This model seemed to be very much about the people as well as the quality of the tea and the commercial viability of the tea. So that was very heartening to see.
Dan: You also visited Kenya.
Sabita: The Kenya Tea Development Agency is very well established. It’s been around, you know, as long as Kenya’s independence. And it seems to be a model that works very well; I mean, no model is perfect. It’s got lots of challenges lots of issues. But fundamentally, it seems to be working well.
It’s a model of many smallholder farmers aggregating their tea. But it’s nationwide, and it’s very well organized.
Groups of smallholder farmers are organized into zones. The farmers will elect a leader. Zone leaders manage tea collection points. Then, the leaders of the collection points will elect somebody who is part of the directorship of the factories. You hear repeatedly in Kenya that the farmers own the factories.
The Kenya Development Agency, which used to be a government authority, was privatized and has become much more efficient. They also have a company which is a management Kenya Tea Development Agency management services. They’ve got a company that does packaging, and they’ve got Kenya Tea Development Agency Foundation, which looks more at sort of social issues and environmental issues.
All these elements are in place and highly well-functioning.
All these models have in common the autonomy of the smallholder farmer and the aggregation of bringing many smallholder farmers together to benefit from economies of scale.
One of the big concerns that people working on social issues have is that on a tea plantation, you have a great deal of control and oversight over the workforce. And you can have things like gender policies, occupational health and safety policies, etc.
The concern has always been that if the tea industry is going to fragment into tens of thousands of smallholder farmers, then you wouldn’t have that oversight.
But this aggregation also helps bring that oversight, except it becomes more support. So, the extension workers I met talked to the farmers about how to grow better quality tea and have a better crop and about environmental issues and social issues such as gender equity and household finances.
The Kenya Tea Development Agency Foundation had a very comprehensive Holistic Economics Training that also helped to improve dialogue between household members, which reduced gender-based violence.
I feel that this is the future of the tea industry. It’s, you know, it’s happening kind of organically. The plantation model is starting to feel the strain. You keep hearing about plantations closing or huge social unrest on tea plantations. In Kenya, there have been issues with people raiding tea plantations, stealing the tea, burning tea harvesters, etc.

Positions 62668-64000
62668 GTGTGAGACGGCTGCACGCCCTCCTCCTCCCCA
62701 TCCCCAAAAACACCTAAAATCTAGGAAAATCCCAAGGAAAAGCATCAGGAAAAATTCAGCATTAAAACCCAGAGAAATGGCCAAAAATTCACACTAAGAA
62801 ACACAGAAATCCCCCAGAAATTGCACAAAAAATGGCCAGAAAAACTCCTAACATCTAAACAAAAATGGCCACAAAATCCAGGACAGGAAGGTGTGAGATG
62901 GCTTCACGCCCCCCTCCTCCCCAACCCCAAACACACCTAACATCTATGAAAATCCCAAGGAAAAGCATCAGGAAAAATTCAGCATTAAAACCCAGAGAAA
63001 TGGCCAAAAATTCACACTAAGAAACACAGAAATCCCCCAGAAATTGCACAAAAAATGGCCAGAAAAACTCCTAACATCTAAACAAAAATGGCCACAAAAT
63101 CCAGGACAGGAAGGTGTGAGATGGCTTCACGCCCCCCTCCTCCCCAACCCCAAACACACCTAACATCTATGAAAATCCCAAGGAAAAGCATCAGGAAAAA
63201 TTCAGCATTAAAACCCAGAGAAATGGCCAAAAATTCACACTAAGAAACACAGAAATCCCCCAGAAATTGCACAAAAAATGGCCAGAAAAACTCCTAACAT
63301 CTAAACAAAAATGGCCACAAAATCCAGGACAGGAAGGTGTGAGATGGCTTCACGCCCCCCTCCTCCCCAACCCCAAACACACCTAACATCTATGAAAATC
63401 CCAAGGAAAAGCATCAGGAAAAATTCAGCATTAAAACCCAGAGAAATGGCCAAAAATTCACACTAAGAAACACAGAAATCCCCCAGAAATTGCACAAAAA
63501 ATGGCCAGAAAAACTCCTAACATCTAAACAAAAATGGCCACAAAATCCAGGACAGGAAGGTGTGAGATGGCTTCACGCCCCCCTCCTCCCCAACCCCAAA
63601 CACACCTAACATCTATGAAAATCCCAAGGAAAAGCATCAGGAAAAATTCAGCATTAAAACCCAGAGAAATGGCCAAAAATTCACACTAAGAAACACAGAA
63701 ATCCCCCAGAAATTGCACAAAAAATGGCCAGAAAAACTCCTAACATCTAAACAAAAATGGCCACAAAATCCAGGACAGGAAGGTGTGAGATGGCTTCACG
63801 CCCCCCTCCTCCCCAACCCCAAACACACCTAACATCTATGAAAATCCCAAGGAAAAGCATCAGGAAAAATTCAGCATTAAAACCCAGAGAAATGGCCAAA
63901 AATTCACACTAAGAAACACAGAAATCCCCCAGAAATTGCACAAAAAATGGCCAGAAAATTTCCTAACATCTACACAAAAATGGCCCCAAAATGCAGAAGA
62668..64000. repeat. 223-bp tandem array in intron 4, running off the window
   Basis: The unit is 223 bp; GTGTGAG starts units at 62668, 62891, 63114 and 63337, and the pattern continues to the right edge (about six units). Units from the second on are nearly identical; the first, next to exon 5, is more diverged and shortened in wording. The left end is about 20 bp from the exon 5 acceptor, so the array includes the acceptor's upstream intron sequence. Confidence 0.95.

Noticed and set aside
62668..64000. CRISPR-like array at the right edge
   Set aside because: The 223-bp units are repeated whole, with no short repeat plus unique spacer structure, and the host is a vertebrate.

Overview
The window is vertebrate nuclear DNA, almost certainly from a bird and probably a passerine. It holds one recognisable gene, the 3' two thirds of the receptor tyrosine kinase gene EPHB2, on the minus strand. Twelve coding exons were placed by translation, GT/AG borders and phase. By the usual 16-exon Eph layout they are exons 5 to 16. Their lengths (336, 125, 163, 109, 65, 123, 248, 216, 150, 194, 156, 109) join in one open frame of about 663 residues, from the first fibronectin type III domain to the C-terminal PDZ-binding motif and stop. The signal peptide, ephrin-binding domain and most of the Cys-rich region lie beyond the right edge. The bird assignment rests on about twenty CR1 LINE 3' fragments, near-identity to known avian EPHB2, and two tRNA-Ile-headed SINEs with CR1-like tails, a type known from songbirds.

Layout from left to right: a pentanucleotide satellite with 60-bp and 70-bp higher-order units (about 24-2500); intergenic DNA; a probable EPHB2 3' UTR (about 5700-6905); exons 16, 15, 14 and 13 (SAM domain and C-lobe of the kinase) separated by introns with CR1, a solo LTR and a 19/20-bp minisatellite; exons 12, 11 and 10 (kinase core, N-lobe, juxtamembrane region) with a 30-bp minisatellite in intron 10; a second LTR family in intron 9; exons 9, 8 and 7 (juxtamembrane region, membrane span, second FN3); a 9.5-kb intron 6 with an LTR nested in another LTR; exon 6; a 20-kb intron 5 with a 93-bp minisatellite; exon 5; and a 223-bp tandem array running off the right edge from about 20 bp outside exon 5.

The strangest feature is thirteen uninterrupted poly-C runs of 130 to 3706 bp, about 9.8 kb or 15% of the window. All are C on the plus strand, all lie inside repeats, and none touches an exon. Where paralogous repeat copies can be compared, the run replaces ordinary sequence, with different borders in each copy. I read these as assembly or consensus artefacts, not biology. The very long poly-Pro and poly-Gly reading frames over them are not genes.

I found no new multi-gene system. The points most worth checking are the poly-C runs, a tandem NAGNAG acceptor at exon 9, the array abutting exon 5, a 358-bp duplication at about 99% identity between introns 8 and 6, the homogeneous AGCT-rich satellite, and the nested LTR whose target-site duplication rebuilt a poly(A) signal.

The smallholder model presents different issues, but at least you know that there is autonomy and this ability to diversify, which is better for the farmers’ income and gives them more security because not all their eggs are in one basket. That biodiversity also means that it’s better from an environmental point of view.
Dan: In the book you mentioned, Out of Control, Kelly writes that common behaviors naturally align when many individuals work closely together with a shared purpose. Distributed systems are characterized by emergence, he explains. Each individual influences the behavior of the whole. Over time, a consensus emerges… “a process from quantitative change to qualitative change.”
Sabita: I think we’ve painted quite a rosy picture. We shouldn’t underestimate the challenges those farmers face.
I mentioned what happens once the tea leaves the factory. The tea is often sold through private negotiations, but a lot goes through auctions. And the fact is, once it leaves the factory, it becomes a commodity. Then, it becomes even more of a commodity because it gets blended with other teas from other countries. So, after it leaves the factory, it suddenly loses almost its value for the farmer while, at the same time, somehow adding enormous amounts of value to the blenders, packers, and retailers who will ultimately sell it. So, there’s something that needs to be addressed in how tea is marketed globally.
Almost all the models we’ve discussed have involved some injection of funds from a foundation or an NGO. And it’s almost like the industry can’t manage independently without something external being put in, almost as charity.
This is the most popular drink in the world, after water. Why should it be depending on injections from charities?
It should earn enough to support the people who produce this amazing product.
*The Wood Foundation works with 28,000 smallholder farmers in Tanzania. Their largest operation is the Tatepa tea factory (Watco), which serves 14,000 smallholders with support from the Njombe Outgrowers Services Company
Out of Control
Out of Control chronicles the dawn of a new era in which the machines and systems that drive our economy are so complex and autonomous as to be indistinguishable from living things. – Goodreads Out of Control: The New Biology of Machines Publisher: Basic Books | 531 Pages January 1992 Free Download Link: MediaFire
Editor’s Note: Tea Biz will continue this conversation on the importance of developing ways to capture and retain supply chain value in the tea lands.